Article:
Yesterday I attended a TED talk -- the first of its kind organized by the TED community (http://www.tedxsingapore.com/) in our island nation -- and learned about aerialist Ueli Gegenschatz, expert paraglider, skydiver and base-jumper extraordinaire. The audience was treated to video footage of his jaw-dropping flights in a wingsuit: a high-tech, flying-squirrel-inspired getup that enabled him to soar as close as humanly possible to our shared dream of human flight. (To view his 12-minute TED talk including a clip of his daredevil wingsuited jump, click on http://www.ted.com/talks/ueli_gegenschatz_extreme_wingsuit_jumping.html
In an accompanying clip of an interview with Ueli, he mentioned plans were in motion for his next record-setting endeavour. It was only when the clip ended that we were told Ueli is no longer with us. On 11th November, he had attempted a base jump off the Sunrise Tower in Zurich. A gust of wind hit him, casuign him to lose control of his jump. His parachute failed to deploy in time and he hit the ground almost at full speed, seriously injuring himself. He died in hospital two days later.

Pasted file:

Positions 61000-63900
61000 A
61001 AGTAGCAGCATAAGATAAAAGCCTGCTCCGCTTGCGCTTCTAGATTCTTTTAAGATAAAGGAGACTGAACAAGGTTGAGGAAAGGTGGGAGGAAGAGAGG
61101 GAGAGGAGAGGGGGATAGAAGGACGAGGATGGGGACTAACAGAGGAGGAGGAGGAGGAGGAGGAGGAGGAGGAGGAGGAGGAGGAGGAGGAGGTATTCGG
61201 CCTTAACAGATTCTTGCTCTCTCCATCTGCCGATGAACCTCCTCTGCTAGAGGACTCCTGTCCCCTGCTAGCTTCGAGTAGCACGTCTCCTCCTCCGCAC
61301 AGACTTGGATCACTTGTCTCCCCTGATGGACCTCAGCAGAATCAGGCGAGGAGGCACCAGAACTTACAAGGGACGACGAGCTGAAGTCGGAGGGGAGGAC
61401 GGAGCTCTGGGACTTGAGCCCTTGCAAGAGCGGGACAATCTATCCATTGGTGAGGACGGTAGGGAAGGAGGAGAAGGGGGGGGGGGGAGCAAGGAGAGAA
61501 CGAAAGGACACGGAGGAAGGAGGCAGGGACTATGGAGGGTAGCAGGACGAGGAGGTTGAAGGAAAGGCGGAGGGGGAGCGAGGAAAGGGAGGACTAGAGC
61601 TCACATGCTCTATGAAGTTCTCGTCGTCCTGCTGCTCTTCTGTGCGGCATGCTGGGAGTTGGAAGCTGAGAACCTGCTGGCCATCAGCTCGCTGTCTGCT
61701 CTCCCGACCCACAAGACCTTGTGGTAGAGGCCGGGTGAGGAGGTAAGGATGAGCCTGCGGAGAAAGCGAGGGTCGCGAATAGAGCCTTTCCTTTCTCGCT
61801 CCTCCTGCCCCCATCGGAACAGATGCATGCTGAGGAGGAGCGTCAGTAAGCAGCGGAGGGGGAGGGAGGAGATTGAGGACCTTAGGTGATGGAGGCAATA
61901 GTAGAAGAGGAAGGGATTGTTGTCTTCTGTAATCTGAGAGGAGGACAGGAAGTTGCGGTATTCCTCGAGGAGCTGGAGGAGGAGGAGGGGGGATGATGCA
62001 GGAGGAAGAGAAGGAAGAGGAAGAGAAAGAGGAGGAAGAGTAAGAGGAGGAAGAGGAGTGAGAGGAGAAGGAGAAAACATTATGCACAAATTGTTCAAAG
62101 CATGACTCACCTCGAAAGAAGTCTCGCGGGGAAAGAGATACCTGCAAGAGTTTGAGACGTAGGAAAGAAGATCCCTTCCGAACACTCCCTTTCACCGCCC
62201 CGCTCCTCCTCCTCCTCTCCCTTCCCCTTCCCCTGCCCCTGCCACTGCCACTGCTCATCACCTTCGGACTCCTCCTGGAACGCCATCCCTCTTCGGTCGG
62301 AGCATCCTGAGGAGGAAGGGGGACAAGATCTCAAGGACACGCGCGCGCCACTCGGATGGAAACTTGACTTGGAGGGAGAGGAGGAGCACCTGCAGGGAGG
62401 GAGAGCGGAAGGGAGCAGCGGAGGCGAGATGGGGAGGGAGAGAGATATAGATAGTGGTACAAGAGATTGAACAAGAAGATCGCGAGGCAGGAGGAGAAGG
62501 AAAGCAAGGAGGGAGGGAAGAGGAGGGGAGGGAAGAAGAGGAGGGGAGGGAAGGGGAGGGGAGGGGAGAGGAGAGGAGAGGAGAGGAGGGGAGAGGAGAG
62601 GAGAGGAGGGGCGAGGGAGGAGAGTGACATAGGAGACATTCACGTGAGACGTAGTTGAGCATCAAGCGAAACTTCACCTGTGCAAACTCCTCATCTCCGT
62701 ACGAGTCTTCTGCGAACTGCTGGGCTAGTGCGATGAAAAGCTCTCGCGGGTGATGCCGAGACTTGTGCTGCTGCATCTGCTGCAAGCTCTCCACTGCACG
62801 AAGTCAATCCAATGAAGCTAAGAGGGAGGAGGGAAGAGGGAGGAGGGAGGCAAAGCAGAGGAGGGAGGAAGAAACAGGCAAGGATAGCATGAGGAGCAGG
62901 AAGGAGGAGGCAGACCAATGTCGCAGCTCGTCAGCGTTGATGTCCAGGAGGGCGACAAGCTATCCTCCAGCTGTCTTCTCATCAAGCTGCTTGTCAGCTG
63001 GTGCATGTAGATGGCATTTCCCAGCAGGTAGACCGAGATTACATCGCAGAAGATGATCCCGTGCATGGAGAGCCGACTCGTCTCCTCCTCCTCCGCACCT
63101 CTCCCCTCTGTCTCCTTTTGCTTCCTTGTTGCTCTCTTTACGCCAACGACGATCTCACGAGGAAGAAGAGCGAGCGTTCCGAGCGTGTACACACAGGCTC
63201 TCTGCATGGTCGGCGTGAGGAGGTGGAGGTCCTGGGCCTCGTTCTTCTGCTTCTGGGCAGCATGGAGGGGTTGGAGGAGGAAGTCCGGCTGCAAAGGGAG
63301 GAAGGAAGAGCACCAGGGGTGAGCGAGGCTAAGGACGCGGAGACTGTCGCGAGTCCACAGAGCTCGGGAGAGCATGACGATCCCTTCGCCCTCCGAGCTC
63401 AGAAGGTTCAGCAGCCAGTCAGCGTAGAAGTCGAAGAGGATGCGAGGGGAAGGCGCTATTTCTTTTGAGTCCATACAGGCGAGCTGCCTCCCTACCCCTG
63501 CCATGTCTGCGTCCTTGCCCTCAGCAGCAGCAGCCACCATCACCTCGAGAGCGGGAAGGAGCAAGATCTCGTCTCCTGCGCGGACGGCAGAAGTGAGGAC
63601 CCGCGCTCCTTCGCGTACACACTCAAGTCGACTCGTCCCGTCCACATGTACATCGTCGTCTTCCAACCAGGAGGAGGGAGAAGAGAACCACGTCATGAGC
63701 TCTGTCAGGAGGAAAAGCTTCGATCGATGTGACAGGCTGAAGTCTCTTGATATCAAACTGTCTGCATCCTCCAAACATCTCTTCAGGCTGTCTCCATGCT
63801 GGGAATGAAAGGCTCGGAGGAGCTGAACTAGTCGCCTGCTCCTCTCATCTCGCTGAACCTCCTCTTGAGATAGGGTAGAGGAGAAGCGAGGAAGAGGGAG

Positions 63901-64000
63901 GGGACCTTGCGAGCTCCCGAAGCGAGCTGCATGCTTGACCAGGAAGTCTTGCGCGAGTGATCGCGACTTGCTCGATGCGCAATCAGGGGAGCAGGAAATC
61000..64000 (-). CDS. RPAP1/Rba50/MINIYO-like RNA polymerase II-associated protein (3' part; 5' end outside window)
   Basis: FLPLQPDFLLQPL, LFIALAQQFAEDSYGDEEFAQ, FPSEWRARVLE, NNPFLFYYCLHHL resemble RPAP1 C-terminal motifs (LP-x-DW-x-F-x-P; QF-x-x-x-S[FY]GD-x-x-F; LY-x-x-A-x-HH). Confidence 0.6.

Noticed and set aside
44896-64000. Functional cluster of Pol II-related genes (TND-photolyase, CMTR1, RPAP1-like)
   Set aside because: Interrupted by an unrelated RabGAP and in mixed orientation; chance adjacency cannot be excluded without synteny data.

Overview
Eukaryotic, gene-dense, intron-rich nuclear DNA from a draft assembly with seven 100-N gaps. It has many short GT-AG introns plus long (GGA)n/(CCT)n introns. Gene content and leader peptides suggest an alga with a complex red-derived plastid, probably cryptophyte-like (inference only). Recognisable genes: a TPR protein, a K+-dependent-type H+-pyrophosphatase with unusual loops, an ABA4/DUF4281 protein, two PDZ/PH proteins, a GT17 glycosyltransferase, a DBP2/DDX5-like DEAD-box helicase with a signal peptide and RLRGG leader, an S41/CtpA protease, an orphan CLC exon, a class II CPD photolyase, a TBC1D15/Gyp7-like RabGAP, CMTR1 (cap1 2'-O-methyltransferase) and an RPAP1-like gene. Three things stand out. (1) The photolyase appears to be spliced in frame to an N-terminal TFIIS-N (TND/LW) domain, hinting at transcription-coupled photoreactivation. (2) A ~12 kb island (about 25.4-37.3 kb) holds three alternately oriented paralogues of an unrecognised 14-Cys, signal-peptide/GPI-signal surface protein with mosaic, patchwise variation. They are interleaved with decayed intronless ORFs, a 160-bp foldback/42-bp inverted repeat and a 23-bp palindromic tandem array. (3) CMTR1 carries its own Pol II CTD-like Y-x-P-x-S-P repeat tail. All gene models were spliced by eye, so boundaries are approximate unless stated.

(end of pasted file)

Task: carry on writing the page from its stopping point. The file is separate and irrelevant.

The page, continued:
We made out worksheets into paper planes this morning; and on the count of three, 200 winged prayers launched across the SMU hall in celebration of the life of a man who dared to dream, stood for something, and pursued it with all the God-given talent he had been blessed with.
Now, some might question the wisdom of this extreme sport and say he brought his end upon himself, pushing his luck too far in pursuit of, what -- an adrenaline rush? Fame? (Certainly not fortune.) A few might quote Einstein: "Only a life lived for others is a life worthwhile."
I think, however, that Ueli lived by the discipline of operating within boundaries he felt he could control. At 11:45 of the TED clip, he was asked if there is anything he would not attempt, and his answer was spontaneous, "Yeah, some people have crazy ideas ...!" Ueli had a finely honed sense of what he was put on this earth for -- and in his own way, he inspired countless others to find and pursue their purpose in life. As Abraham Lincoln said, "It's not the years in your life that count. It's the life in your years."
How many of us are honing our personal brands with such clarity, consistency and visibility?